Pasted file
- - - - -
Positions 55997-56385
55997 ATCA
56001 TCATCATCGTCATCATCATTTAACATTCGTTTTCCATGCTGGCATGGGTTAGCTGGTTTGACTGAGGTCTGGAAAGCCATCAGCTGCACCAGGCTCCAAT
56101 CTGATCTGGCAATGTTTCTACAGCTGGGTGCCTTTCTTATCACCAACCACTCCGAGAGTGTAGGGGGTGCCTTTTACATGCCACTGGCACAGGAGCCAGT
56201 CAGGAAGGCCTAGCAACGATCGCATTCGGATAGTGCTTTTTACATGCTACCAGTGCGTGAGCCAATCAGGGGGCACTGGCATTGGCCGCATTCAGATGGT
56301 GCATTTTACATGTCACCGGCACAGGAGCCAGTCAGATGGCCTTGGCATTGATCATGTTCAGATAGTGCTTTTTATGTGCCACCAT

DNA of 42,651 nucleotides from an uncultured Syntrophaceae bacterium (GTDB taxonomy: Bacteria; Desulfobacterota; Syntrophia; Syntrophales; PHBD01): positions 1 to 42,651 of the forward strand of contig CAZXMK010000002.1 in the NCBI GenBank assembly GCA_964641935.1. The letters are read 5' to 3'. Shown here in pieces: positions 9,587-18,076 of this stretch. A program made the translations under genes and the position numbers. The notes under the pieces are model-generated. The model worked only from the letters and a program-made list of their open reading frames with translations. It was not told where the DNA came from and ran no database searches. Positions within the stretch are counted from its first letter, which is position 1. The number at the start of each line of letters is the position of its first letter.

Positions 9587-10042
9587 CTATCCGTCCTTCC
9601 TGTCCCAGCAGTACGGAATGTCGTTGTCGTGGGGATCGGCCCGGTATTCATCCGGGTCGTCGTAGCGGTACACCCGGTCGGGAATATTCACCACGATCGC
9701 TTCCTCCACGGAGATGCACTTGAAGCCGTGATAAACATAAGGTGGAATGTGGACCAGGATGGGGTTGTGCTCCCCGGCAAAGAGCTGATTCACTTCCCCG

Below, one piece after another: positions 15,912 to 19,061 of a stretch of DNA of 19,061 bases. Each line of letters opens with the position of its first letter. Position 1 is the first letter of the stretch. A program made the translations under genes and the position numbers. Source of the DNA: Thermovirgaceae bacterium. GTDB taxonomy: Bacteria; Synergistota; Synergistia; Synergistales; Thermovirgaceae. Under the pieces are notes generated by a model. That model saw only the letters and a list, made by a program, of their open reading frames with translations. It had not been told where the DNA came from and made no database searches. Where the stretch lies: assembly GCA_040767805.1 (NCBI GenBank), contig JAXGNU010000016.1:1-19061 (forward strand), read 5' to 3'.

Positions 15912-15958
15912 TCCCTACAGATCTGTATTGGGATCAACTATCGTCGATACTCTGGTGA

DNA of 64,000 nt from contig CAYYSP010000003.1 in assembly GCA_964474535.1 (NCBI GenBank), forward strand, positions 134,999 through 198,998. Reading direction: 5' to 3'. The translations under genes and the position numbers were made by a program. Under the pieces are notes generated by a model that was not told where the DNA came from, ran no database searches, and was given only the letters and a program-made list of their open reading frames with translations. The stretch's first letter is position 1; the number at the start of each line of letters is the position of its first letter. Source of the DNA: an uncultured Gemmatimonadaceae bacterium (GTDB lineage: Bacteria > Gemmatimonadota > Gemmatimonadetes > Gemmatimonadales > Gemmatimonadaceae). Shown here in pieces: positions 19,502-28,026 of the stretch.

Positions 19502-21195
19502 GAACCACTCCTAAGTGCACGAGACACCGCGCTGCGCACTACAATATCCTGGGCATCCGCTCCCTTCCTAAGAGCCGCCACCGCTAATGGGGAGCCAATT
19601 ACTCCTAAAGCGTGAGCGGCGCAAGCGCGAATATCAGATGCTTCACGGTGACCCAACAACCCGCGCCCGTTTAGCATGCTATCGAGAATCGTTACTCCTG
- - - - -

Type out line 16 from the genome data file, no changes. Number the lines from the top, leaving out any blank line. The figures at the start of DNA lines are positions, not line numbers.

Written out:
Positions 19502-21195